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Ian Brinton

 

Landscape

                   for John James

In order to pen my pastoral poems true
I place my couch beneath the stars as fortune-tellers do:
Close neighbour of the clock-towers I muse
On solemn sounds carried on the wind.
Chin resting in both hands, from attic heights
I overlook the singing workshop buzz,
Chimney-pots, bell-towers, the city’s masts
To gaze at the sky’s ocean, prompting visions of eternity.

Sweet it is through mist to watch the birth of star
Through blue, a lamp lit in a window,
The hearth’s ribbons of smoke climbing upwards
And the spilling of the moon’s pale wonder.
I shall observe the passing of the seasons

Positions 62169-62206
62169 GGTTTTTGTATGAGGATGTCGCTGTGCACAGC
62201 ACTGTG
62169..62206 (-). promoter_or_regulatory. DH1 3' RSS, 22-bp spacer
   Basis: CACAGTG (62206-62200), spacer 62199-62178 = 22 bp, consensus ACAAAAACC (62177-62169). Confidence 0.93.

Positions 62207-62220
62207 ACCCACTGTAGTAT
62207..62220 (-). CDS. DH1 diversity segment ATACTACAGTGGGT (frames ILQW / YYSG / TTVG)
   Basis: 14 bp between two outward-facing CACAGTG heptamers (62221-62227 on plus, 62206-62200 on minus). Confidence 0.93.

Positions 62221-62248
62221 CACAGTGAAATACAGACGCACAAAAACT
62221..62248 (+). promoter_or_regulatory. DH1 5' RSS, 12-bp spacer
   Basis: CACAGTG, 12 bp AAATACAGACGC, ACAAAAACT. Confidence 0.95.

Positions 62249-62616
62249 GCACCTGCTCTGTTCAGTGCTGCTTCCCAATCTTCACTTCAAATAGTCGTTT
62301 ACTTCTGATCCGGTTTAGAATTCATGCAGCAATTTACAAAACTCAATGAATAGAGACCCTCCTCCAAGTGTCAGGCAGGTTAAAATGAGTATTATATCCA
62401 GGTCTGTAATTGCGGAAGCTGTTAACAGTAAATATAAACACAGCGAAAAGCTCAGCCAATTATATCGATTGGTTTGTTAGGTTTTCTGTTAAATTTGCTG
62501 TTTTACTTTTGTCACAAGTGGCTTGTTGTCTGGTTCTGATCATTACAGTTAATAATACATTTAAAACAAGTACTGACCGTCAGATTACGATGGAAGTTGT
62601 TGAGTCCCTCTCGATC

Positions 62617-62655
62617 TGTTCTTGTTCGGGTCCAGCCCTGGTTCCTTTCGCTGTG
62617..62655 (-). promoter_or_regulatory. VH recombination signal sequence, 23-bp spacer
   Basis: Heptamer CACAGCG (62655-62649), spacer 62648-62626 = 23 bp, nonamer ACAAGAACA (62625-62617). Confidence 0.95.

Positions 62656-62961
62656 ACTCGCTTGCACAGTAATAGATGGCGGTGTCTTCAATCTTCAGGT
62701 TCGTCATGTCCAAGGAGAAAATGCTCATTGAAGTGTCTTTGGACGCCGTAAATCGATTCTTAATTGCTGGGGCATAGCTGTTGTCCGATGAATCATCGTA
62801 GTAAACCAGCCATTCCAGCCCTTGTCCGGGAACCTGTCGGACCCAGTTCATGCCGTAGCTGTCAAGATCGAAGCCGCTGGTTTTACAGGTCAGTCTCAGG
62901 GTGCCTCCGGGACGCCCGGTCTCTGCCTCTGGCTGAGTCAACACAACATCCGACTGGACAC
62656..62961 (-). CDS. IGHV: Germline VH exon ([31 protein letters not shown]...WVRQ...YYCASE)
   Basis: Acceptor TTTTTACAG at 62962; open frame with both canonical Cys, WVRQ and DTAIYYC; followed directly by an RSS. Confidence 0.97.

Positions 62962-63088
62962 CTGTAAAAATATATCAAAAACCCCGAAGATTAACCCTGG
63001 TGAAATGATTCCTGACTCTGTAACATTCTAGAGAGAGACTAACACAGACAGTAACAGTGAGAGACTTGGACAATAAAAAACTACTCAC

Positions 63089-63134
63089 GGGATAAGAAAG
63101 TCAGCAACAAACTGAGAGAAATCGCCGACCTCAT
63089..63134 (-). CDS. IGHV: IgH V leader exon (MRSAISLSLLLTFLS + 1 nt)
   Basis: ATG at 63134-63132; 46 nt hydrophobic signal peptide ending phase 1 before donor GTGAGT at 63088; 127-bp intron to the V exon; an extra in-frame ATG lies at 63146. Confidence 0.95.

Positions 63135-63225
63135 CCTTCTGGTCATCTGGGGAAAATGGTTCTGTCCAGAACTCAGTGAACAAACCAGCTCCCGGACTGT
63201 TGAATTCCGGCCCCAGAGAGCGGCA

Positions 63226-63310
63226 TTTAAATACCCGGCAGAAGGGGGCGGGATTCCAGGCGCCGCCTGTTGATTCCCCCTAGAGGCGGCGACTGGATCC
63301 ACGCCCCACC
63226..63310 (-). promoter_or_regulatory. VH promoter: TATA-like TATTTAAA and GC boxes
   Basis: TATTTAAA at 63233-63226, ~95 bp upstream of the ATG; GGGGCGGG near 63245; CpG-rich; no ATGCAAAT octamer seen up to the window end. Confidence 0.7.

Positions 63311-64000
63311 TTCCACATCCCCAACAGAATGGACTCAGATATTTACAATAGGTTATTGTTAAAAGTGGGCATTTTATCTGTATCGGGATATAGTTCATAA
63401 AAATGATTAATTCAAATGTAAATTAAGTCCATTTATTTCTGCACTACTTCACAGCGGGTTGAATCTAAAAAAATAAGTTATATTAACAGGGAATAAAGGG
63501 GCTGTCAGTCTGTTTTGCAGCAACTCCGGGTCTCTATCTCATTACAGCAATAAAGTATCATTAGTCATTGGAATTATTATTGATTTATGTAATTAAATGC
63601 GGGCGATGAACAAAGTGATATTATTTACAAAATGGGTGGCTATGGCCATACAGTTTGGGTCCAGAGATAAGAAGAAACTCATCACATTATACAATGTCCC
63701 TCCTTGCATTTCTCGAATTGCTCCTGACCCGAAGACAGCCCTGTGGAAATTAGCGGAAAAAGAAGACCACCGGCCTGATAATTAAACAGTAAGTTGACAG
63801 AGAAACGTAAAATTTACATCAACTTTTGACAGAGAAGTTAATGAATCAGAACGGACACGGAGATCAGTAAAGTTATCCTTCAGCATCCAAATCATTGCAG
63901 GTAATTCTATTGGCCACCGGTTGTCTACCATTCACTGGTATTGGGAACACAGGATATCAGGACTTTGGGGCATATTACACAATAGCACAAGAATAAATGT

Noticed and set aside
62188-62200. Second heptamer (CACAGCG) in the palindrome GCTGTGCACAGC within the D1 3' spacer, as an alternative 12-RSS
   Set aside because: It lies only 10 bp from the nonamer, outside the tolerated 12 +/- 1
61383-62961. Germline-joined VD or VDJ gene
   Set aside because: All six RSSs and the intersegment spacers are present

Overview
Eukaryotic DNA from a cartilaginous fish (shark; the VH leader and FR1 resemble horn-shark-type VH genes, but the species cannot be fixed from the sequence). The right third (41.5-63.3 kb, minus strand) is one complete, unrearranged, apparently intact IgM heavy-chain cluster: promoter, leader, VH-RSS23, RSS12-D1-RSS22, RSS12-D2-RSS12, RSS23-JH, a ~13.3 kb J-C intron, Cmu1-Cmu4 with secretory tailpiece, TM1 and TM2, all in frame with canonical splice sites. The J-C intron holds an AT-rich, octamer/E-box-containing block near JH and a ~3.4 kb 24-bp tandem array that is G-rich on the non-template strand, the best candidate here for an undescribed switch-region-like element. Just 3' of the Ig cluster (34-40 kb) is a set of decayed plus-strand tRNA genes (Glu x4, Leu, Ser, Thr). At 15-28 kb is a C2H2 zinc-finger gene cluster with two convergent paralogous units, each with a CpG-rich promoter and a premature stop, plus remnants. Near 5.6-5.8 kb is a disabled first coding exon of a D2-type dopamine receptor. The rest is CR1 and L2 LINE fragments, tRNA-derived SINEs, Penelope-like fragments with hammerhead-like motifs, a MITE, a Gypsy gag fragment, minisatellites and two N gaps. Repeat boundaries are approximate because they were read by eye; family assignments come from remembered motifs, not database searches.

And when the white sheets of winter’s snow arrive
Will shutter up the doors
To weave my pleasure-dome within.

My dreaming shall be of distant blue,
Of gardens, water threading its channel through
Alabaster forms; of kisses and of constant birdsong,
Background to childhood’s Eden.
Turmoil from the street will vainly knock my window pane,
Not rousing my head from my desk
For I shall be submerged in pleasure
Tracing springtime with my desire,
Kindling sunshine from within and
Warming my world with burning thought.

 

     After Charles Baudelaire’s ‘Paysage’, November 1857

 

 

 
Copyright © Ian Brinton, 2018